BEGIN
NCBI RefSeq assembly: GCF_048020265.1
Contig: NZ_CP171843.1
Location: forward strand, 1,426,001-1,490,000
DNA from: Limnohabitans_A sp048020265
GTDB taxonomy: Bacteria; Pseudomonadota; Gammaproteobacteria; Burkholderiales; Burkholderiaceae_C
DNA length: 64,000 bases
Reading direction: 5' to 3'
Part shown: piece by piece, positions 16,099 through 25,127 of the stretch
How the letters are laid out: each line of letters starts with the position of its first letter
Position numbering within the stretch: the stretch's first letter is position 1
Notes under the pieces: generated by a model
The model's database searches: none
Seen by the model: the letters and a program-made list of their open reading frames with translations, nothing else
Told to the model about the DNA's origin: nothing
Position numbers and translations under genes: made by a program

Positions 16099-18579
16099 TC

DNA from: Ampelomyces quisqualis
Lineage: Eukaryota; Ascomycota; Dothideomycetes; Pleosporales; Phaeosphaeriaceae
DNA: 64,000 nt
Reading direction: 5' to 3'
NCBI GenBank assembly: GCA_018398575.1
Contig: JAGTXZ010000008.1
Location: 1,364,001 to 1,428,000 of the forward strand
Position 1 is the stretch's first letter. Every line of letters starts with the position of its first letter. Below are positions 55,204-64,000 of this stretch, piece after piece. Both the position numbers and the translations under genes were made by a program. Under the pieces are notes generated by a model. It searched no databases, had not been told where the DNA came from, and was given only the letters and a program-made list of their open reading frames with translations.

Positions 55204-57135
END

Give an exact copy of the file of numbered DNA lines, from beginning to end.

NCBI RefSeq assembly: GCF_048020265.1
Contig: NZ_CP171843.1
Location: forward strand, 1,426,001-1,490,000
DNA from: Limnohabitans_A sp048020265
GTDB taxonomy: Bacteria; Pseudomonadota; Gammaproteobacteria; Burkholderiales; Burkholderiaceae_C
DNA length: 64,000 bases
Reading direction: 5' to 3'
Part shown: piece by piece, positions 16,099 through 25,127 of the stretch
How the letters are laid out: each line of letters starts with the position of its first letter
Position numbering within the stretch: the stretch's first letter is position 1
Notes under the pieces: generated by a model
The model's database searches: none
Seen by the model: the letters and a program-made list of their open reading frames with translations, nothing else
Told to the model about the DNA's origin: nothing
Position numbers and translations under genes: made by a program

Positions 16099-18579
16099 TC

DNA from: Ampelomyces quisqualis
Lineage: Eukaryota; Ascomycota; Dothideomycetes; Pleosporales; Phaeosphaeriaceae
DNA: 64,000 nt
Reading direction: 5' to 3'
NCBI GenBank assembly: GCA_018398575.1
Contig: JAGTXZ010000008.1
Location: 1,364,001 to 1,428,000 of the forward strand
Position 1 is the stretch's first letter. Every line of letters starts with the position of its first letter. Below are positions 55,204-64,000 of this stretch, piece after piece. Both the position numbers and the translations under genes were made by a program. Under the pieces are notes generated by a model. It searched no databases, had not been told where the DNA came from, and was given only the letters and a program-made list of their open reading frames with translations.

Positions 55204-57135